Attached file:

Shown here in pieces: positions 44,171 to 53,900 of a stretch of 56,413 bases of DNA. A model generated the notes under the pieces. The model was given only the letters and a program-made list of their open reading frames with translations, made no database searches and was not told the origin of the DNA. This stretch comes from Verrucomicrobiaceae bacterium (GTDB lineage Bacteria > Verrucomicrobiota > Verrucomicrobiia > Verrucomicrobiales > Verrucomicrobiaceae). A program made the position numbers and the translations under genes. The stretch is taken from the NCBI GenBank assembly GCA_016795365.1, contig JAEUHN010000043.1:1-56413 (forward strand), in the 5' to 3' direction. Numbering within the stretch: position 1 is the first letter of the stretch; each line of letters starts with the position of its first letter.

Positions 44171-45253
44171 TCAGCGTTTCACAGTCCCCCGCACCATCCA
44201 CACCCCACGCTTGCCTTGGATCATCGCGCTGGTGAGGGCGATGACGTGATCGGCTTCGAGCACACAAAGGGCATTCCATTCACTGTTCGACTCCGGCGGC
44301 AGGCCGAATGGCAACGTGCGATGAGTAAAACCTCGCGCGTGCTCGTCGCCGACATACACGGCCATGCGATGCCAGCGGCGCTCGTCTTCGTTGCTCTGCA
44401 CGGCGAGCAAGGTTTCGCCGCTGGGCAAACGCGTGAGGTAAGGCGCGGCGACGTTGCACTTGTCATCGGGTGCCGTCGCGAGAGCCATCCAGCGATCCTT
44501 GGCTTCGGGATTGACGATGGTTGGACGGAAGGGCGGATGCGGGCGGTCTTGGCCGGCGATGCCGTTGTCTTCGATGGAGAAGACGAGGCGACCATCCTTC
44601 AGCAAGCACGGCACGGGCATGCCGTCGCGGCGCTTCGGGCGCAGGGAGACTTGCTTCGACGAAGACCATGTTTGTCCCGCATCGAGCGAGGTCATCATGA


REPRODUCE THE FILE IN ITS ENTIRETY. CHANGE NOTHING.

Shown here in pieces: positions 44,171 to 53,900 of a stretch of 56,413 bases of DNA. A model generated the notes under the pieces. The model was given only the letters and a program-made list of their open reading frames with translations, made no database searches and was not told the origin of the DNA. This stretch comes from Verrucomicrobiaceae bacterium (GTDB lineage Bacteria > Verrucomicrobiota > Verrucomicrobiia > Verrucomicrobiales > Verrucomicrobiaceae). A program made the position numbers and the translations under genes. The stretch is taken from the NCBI GenBank assembly GCA_016795365.1, contig JAEUHN010000043.1:1-56413 (forward strand), in the 5' to 3' direction. Numbering within the stretch: position 1 is the first letter of the stretch; each line of letters starts with the position of its first letter.

Positions 44171-45253
44171 TCAGCGTTTCACAGTCCCCCGCACCATCCA
44201 CACCCCACGCTTGCCTTGGATCATCGCGCTGGTGAGGGCGATGACGTGATCGGCTTCGAGCACACAAAGGGCATTCCATTCACTGTTCGACTCCGGCGGC
44301 AGGCCGAATGGCAACGTGCGATGAGTAAAACCTCGCGCGTGCTCGTCGCCGACATACACGGCCATGCGATGCCAGCGGCGCTCGTCTTCGTTGCTCTGCA
44401 CGGCGAGCAAGGTTTCGCCGCTGGGCAAACGCGTGAGGTAAGGCGCGGCGACGTTGCACTTGTCATCGGGTGCCGTCGCGAGAGCCATCCAGCGATCCTT
44501 GGCTTCGGGATTGACGATGGTTGGACGGAAGGGCGGATGCGGGCGGTCTTGGCCGGCGATGCCGTTGTCTTCGATGGAGAAGACGAGGCGACCATCCTTC
44601 AGCAAGCACGGCACGGGCATGCCGTCGCGGCGCTTCGGGCGCAGGGAGACTTGCTTCGACGAAGACCATGTTTGTCCCGCATCGAGCGAGGTCATCATGA